Because autism varies widely from person to person, making a diagnosis can be difficult if a clinician does not have clinical experience specifically in autism. It is often diagnosed later in life, as difficulties stemming from autism may not be recognized until they become apparent after a burnout, or indeed if you are dealing with an experienced clinician who understands what patterns to look for—subtle as they may be.
I see these patterns, both because I am an experienced Canadian psychotherapist with a specialty and special interest in autism, and because I am autistic myself. To read more about how being autistic and a psychotherapist work in unison, have a look at:
Why pursue a diagnosis?
A formal diagnosis can help you in various ways:
- It can offer a framework to begin to make sense of your life.
- It can improve your understanding of yourself, your behaviors and proclivities, and how you see others and the world.
- If you understand yourself better, by extension others can come to understand you better as well.
- A diagnosis can also be useful in gaining a better understanding of your child or partner, which can enrich your relationship with them.
- It can help you acknowledge your strengths, and better manage your challenges.
- Self-awareness is key to personal growth, but being more aware of our strengths can also lead to greater self-esteem, and ultimately even success and happiness in life.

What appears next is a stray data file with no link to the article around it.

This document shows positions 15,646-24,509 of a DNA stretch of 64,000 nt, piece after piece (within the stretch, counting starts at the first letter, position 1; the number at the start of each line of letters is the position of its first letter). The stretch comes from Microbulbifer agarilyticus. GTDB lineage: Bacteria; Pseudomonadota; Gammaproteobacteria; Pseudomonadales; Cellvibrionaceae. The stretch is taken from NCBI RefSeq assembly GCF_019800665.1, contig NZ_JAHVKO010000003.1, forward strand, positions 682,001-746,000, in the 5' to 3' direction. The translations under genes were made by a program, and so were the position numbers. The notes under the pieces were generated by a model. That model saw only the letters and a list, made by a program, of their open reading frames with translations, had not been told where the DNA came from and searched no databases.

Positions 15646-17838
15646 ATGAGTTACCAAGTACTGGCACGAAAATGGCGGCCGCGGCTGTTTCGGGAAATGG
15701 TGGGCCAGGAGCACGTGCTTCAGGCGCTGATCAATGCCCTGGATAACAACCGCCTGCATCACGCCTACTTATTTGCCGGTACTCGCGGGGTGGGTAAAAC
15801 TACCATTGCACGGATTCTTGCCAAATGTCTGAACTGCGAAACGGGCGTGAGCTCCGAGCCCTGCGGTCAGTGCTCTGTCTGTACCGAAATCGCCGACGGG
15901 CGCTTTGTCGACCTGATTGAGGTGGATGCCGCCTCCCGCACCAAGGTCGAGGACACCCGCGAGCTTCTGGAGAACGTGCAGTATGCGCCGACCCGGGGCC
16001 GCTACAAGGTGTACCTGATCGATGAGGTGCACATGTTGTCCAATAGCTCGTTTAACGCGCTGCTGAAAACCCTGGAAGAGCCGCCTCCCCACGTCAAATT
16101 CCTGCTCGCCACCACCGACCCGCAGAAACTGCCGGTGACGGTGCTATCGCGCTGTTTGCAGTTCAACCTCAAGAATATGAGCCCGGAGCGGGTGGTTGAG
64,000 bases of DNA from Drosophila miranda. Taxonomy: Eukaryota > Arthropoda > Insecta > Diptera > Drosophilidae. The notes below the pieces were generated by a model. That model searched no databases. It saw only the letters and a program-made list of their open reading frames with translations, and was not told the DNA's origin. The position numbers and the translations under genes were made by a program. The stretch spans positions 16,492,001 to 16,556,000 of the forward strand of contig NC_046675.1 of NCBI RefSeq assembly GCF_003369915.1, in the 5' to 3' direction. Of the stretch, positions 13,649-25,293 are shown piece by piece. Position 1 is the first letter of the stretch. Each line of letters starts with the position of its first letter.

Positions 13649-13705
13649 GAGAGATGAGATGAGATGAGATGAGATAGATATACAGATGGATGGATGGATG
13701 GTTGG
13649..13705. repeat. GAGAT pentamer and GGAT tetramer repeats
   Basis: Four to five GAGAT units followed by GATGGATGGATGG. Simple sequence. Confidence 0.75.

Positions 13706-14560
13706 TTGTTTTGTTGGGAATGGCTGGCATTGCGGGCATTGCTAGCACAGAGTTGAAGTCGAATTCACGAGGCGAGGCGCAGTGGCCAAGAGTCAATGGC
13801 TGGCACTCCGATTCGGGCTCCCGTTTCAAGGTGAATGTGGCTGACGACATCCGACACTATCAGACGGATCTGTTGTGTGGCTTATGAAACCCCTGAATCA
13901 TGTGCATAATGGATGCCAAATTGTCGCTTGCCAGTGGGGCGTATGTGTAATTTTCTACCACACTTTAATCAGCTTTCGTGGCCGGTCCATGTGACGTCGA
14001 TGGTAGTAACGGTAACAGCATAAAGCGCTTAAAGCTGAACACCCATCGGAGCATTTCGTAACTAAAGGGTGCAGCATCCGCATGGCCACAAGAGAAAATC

- It can be immensely validating to get a diagnosis, especially when people in your environment have stated you couldn’t possibly be autistic.
- They are likely wrong anyway, because research indicates that about 80% of people who self-diagnosed autism ultimately had their diagnosis confirmed by a specialist.
- A diagnosis is often needed to get access to specialized therapy or support.
- A diagnosis may give you access to special education resources at school, or extra time on exams.
I offer autism assessments for a relatively low price because I think it’s important to help other autistic people, who often don’t have the money to step into an expensive assessment process. For that reason, I also offer my assessments in two parts. That way, I can offer an initial screening assessment at an affordable price, after which I can advise you on whether it makes sense to proceed with the diagnosis.
To learn more about the assessments I offer, have a look at the post below.
When you are ready to pursue an autism assessment,
please contact me via the assessments page.